I’m going to partly agree with Chris, Steve and Thorsten. I grew up with computers (both my parents were in IT) and they were my passion. So when it came to university I did a computer science degree. What the degree offers and teaches though I think is very important, and differs between courses. As you say, some courses are very hands on. Others are very theoretical. I think a combination of both is very important. I was lucky that part of my course was doing an assignment as a project, with nominated roles (e.g. project manager, test manager, developer etc), similar to real life projects. Perhaps this gave me a taste for project roles.
    As far as I can remember, my course did not teach me the critical thinking, but I believe that these can be learnt, as I do challenge clients and do the critical thinking now.
    The other side is I was lucky enough to do a placement. This was for a SAP consultancy where I started on the IT helpdesk and finished doing SAP Basis. So for me it helped to guide me into something I found I liked, without being a permanent decision for the next few years – i.e. if I didn’t like the role, I would know it is something I do not want to do.
    The placement year was a great experience for me and I would recommend it to anyone who has the opportunity. It teaches you an awful lot about working life very quickly. For example how team dynamics work, which you do not learn at university.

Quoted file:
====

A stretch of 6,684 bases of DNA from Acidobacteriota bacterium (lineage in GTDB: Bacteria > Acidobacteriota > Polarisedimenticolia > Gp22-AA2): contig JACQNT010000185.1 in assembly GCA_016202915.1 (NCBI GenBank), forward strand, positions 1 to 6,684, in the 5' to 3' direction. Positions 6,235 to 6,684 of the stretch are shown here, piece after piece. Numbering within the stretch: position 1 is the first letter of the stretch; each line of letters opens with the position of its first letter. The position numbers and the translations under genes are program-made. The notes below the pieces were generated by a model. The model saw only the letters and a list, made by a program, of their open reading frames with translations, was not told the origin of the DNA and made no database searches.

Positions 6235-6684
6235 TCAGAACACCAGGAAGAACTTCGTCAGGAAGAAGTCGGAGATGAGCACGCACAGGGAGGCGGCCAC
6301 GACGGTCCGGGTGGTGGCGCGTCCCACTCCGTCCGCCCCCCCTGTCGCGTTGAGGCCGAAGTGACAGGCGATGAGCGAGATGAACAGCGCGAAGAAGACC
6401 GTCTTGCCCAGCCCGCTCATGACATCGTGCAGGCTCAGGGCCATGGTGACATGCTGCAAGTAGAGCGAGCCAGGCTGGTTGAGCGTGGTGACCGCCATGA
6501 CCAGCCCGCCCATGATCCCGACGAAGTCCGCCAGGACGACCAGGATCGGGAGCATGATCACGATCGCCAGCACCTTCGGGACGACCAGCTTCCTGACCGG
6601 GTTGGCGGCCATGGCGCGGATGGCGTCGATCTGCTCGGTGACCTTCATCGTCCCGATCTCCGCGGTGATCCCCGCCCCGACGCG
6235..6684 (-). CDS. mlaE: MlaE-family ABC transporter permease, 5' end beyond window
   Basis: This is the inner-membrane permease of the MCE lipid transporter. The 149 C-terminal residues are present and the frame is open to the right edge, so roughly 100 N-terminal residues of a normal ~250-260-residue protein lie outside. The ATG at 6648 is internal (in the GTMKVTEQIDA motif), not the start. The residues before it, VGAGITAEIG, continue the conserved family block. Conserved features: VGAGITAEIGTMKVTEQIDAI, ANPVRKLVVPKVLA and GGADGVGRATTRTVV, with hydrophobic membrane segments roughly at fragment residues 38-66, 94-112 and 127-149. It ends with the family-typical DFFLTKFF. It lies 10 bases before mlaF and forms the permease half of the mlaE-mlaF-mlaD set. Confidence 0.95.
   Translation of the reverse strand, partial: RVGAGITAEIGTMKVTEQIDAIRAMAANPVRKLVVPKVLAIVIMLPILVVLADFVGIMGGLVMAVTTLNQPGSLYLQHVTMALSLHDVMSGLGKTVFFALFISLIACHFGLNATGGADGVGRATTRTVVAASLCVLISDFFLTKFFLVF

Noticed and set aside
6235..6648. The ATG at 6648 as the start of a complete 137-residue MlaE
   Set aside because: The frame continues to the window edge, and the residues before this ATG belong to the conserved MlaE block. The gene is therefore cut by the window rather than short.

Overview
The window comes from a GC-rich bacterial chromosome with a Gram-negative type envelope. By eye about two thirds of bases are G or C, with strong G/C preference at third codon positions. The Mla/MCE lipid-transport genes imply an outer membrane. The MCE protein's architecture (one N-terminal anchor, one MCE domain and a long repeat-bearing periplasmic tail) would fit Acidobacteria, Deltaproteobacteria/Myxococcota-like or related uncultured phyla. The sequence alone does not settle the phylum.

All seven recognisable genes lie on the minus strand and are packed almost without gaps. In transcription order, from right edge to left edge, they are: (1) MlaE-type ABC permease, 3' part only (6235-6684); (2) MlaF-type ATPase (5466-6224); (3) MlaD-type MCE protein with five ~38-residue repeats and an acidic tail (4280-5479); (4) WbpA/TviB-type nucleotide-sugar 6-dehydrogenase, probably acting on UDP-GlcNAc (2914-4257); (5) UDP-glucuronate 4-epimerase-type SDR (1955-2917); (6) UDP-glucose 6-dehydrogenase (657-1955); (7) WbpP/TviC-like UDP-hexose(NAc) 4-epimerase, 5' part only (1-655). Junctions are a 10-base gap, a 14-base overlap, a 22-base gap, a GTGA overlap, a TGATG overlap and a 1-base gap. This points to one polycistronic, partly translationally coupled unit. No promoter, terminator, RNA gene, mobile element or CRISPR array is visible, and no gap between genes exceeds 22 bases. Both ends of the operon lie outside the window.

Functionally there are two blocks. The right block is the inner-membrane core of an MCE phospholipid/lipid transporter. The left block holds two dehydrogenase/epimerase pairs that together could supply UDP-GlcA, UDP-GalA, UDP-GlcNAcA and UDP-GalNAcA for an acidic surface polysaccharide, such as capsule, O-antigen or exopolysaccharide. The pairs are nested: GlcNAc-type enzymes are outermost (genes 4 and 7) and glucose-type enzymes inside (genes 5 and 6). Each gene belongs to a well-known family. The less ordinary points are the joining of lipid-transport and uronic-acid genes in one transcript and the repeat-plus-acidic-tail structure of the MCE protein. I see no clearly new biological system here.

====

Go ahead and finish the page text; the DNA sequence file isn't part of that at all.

So overall, study / follow what you are passionate for – if not you are unlikely to enjoy it.
    Secondly, do a years placement if possible. It allows you to realise what life is like in the working world and relate your university studies to it.


  8. Robert Whittaker says:

    I’m obviously having an interesting day and have time to respond to your blogs.

    When I went to university I had the thoughts you have made in your blog and picked a subject I thought I’d enjoy, be good at and leave me with a career at the end of it all. So I ended up reading civil engineering.
    The problem is, with lots of these courses, you don’t actually know what they’re going to be like, you might end up doing something that you’re not suited to. Unless you want to change courses a few times to find a fit you stick with what you’re doing and get on with it.